I've long before said that Louisville is the hometown of my heart. I love Birmingham dearly and I'm proud to call it home. But while Birmingham is where I grew up, Louisville is the city where I became a woman... Read more.
Tuesday, July 14, 2009
Monday, July 13, 2009
But it is her Latina heritage that has some politicians uneasy about Sotomayor taking the bench. When Sotomayor asserted, "I would hope that a wise Latina woman with the richness of her experiences would more often than not reach a better conclusion than a white male who hasn't lived that life," some pointed to this statement as racist and question if Sotomayor's background will unfairly affect her judicial rulings.
On Sunday, Sen. Jeff Sessions of Alabama, the ranking Republican on the Judiciary Committee, appeared on the CBS program "Face the Nation" to outline concerns over what he called Sotomayor's possible racial bias. Meanwhile Judiciary Committee chairman Sen. Patrick Leahy of Vermont, appearing on the same program, stressed that, "She has a track record and she has shown to be a mainstream judge."
The Women's Media Center has released an interesting (and infuriating) collage of video clips highlighting how Sotomayor has been portrayed by many media outlets. You can check it out below.
What do you think of Sotomayor's "wise Latina" statement, of her nomination and of her treatment by mainstream media?
See the confirmation hearings live at CNN.com.
Friday, July 10, 2009
Last night when I was supposed to be packing, I created a Facebook group for Georgia Mae readers. It's called I Heart GeorgiaMae.com. Search for it and join today.
If you have trouble finding it just go to my page and you should see it on my wall.
Have a great weekend!
Thursday, July 9, 2009
*squeals like a 11-year-old at a Jonas Bros. concert*
Oh yeah, Blog Boss Javacia was there too.
Y'all remember that fateful night when I met Keith? Well, the Kentucky Derby Festival photographers took the above pic and promised to pass it along. They lived up to their commitment - and just in time for my Kentucky departure. I can now leave in peace.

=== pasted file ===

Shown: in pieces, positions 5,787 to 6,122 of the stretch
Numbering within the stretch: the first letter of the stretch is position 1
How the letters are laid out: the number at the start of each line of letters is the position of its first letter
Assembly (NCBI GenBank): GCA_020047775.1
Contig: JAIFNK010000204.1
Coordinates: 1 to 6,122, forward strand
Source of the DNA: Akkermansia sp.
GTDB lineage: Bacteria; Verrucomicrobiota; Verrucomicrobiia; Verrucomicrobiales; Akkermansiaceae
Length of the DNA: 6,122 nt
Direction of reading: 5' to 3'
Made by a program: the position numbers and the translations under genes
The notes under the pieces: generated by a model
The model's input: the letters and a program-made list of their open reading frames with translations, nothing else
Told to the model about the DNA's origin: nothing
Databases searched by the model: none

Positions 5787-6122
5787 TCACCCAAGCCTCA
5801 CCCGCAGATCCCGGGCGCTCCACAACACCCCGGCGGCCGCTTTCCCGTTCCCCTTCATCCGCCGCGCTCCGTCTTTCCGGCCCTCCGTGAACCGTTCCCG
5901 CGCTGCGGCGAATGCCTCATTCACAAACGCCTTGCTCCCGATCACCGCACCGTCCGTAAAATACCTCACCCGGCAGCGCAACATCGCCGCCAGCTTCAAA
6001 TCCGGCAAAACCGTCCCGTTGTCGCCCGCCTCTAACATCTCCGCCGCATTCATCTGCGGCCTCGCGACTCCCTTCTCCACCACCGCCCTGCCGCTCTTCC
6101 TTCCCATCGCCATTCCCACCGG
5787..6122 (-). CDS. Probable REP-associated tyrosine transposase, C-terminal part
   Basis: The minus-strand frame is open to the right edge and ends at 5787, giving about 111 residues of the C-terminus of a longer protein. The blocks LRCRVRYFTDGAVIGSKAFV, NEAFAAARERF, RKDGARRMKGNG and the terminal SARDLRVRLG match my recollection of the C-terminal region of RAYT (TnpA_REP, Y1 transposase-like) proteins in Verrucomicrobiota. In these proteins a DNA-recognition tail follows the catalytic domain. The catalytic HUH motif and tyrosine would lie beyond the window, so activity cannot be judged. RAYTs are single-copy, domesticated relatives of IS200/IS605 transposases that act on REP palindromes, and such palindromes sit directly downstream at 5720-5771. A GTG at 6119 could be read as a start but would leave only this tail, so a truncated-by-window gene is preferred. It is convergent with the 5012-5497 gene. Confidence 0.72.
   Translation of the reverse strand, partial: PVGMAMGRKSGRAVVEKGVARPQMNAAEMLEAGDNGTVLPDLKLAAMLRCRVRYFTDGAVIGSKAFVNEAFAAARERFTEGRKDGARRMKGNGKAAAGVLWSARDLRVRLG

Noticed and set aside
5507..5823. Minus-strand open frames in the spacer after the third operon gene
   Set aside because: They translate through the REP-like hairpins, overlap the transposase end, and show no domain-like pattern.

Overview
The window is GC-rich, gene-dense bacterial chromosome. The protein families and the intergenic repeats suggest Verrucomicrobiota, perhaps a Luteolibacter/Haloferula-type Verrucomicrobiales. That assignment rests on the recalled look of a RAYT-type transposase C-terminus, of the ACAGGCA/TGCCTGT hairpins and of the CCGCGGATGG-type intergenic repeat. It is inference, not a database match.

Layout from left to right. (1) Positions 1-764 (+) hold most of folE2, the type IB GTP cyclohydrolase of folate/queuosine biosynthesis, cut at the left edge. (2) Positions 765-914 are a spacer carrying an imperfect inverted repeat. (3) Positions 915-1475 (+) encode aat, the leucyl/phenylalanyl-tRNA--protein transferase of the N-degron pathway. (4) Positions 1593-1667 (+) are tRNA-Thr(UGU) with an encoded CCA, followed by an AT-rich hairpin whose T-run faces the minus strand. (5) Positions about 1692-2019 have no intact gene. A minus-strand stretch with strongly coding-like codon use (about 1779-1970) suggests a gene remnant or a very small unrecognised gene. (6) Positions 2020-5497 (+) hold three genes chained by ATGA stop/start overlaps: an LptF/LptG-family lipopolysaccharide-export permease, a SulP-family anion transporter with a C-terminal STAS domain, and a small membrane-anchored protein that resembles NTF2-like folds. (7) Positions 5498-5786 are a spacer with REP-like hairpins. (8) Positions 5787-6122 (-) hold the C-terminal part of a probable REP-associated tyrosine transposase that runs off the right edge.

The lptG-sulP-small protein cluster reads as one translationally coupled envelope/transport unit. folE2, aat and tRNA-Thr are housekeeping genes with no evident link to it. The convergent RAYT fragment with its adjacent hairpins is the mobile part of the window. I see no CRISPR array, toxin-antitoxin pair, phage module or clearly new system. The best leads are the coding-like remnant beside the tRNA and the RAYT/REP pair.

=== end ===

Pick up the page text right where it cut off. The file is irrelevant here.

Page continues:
*squeals like rusty garage door*
Now before you haters start invading the comments sections with snide remarks, I'll respond to a few that I've already received:
- No, I don't look like Ray-J.
- Keith is NOT wearing skinny jeans. They just fit well.
- Keith is not "pushing up on my woman." He's just didn't want to lean on me because that would look suspect.
- When I saw Keith's vest, I did not say "What is that, velvet?"
Stop hating, start appreciating.
*squeals like a church lady who saw a mouse in her pew*
Wednesday, July 8, 2009
Many of you may already know, but hubster and I are Bama bound and this time, not just for a brief vacation. Edd and I are leaving Louisville, Ky., at the end of the month and moving to my hometown of Birmingham, Ala.
Oddly enough, even though he's from Virginia, searching for a new gig in Birmingham was actually music guru's idea. I guess he just couldn't get enough of that Southern sweet tea.
So I'm leaving my fancy schmancy job as an arts and entertainment journalist to teach high school English.
I know what you're thinking: WTF? Is she crazy? Maybe. But let me explain a few things.
I won't be teaching at some school where students have to go through metal detectors every morning. May God bless teachers who do take on those types of jobs, but I for one am no Joe Clark. Instead I'll be teaching at a school for the best and brightest students of the state, students with great talents in fine arts and math and sciences, students who actually want to learn.
It's the school I attended during my high school years. I know I am the woman and the writer I am today largely because of that school so I'm excited to have the opportunity to give back to an institution that changed my life.
I'll be teaching American literature and, fortunately, this is a school that encourages its English teachers to go beyond vocabulary words and grammar rules and show students just how empowering a command of the English language can be and how inspiring literature has been for centuries.